Cloud computing is the on-demand delivery of computing services, like storage, software, analytics, and databases over the Internet to offer flexible resources and economies of scale. It is a paradigm shift from the traditional way businesses think about computing and IT resources.
Instead of owning computing infrastructure or datacenters, organizations can rent access to cloud solutions and pay for only the solutions they use. Thus, organizations can avoid heavy upfront investments and the complexity of maintaining the IT infrastructure. Cloud computing service providers can benefit by delivering their IT services to multiple tenants over the Internet.
Prominent public cloud service providers include Amazon Web Services (AWS), Google Cloud Platform (GCP), and Microsoft Azure.
Public cloud: The third-party cloud service providers own the public cloud and the supporting infrastructure like hardware and software. They deliver computing resources to organizations on the basis of a subscription fee. Users can get access to these services and manage their profiles using web browsers. This cloud deployment model is completely virtualized, which allows users to share resources while maintaining the security and privacy of each user’s data.
Private cloud: In this internal or corporate cloud environment, computing services are offered via a private network and used exclusively by a single customer or business organization. Companies can maintain their private cloud on their on-premise datacenters or subscribe to third-party service providers to host their private cloud. Private cloud not only offers several benefits of cloud computing, like flexibility and scalability but also enhances security and resource optimization of on-premise infrastructure.
Hybrid cloud: It is a combination of both public and private cloud, or like an on-premise data center and a public cloud, where data and applications can be shared securely between them. Most organizations do not depend entirely on the public cloud. A hybrid cloud environment offers greater flexibility, and more deployment options, and helps in maintaining the privacy and regulatory compliance.
Both hybrid and multi-cloud environments refer to cloud deployments with more than one cloud. The difference lies in the cloud infrastructure they incorporate.
While a multicloud environment is an integration of different clouds of the same nature, for instance, a combination of various public clouds (e.g. Amazon Web Services and Azure), hybrid cloud environments blend two or more varying types of clouds, like a combination of public and private cloud.
In a multi-cloud architecture, the solutions are offered by multiple third-party service providers. Hence, it operates in silos, whereas, in a hybrid cloud environment, the processes and data tend to interconnect. Multi-cloud deployment depends on third-party cloud utilization and cost control, while in a hybrid cloud environment, the native cloud utilization and cost control are emphasized.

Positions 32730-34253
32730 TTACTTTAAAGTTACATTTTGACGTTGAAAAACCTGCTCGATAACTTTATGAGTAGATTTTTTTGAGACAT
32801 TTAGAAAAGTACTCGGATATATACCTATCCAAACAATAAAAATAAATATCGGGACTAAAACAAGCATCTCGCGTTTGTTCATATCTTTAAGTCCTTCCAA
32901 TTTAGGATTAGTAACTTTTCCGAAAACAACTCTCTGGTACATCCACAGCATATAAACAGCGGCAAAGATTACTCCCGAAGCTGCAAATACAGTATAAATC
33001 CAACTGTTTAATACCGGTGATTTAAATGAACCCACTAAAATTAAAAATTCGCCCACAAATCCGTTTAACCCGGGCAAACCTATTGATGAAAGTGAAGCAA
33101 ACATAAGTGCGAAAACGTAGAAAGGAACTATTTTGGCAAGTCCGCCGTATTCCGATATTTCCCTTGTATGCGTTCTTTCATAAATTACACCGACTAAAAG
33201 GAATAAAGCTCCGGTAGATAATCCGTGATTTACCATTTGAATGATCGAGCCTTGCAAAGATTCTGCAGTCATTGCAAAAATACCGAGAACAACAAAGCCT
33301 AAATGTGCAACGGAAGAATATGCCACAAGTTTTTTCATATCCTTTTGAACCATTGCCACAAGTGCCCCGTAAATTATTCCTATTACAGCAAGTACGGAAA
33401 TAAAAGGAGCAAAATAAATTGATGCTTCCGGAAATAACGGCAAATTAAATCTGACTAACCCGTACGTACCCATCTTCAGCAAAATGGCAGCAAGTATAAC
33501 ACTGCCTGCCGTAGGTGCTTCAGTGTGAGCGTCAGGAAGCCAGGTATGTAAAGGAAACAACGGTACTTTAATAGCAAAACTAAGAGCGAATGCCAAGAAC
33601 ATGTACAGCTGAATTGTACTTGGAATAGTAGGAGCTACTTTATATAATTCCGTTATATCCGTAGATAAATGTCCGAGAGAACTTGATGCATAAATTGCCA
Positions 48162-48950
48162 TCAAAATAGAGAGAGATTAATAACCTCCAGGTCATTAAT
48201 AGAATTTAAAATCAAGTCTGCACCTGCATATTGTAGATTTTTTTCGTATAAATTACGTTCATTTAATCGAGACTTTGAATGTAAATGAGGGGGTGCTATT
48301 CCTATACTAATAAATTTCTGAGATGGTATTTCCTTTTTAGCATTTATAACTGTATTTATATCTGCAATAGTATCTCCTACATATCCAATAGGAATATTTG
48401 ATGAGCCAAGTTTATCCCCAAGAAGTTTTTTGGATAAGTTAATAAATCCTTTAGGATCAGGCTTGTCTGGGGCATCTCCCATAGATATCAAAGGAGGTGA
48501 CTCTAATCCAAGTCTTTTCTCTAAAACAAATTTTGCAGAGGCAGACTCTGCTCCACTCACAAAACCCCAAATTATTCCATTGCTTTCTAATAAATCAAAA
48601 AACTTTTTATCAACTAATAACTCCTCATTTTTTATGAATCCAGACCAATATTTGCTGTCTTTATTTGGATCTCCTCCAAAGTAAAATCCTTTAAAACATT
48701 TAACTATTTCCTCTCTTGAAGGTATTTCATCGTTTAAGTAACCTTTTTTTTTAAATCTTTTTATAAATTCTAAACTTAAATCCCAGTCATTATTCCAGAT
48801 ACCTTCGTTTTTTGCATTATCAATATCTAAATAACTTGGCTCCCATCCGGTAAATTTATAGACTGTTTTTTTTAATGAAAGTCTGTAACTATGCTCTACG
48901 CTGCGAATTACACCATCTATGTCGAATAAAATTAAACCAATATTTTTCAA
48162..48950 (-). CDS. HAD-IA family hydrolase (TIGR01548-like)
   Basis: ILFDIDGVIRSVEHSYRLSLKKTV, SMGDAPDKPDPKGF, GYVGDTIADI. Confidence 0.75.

Software as a Service (SaaS): It is a software licensing and delivery model where the cloud service providers host software applications, and infrastructure, and manage software upgrades and patching. Users can connect to the software applications over the Internet on a pay-as-you-go basis, using their devices like laptops and phones. The service provider ensures the security and availability of the applications and data privacy and manages the hardware and software with suitable service agreements.
Platform as a Service (PaaS): This cloud computing service works as an on-demand development and deployment environment for developing, managing, and testing mobile and web applications. PaaS helps developers quickly create applications without the added tension of setting up infrastructure, servers, storage, and databases and managing software licenses, which are crucial for app development. PaaS comprises the primary cloud features, like scalability, availability, and multi-tenant capability, and it allows developers to spend much lesser time on coding.
Infrastructure as a Service (IaaS): This cloud computing service, which was first introduced by Oracle in 2012, offers on-demand storage and networking resources in all types of cloud environments, public, private and hybrid clouds. IaaS replaces the complexity of managing physical servers and datacenter infrastructure and thus helps users to save expenses on hardware and on-premise datacenters. A cloud service provider manages the infrastructure and enables the users to purchase and configure their own software and operating systems.
The major difference between on-premise and SaaS is that SaaS solutions are hosted by third-party cloud service providers, whereas the on-premise solutions are hosted and managed in-house i.e. by business organizations.
When comparing these two solutions, you need to consider several factors: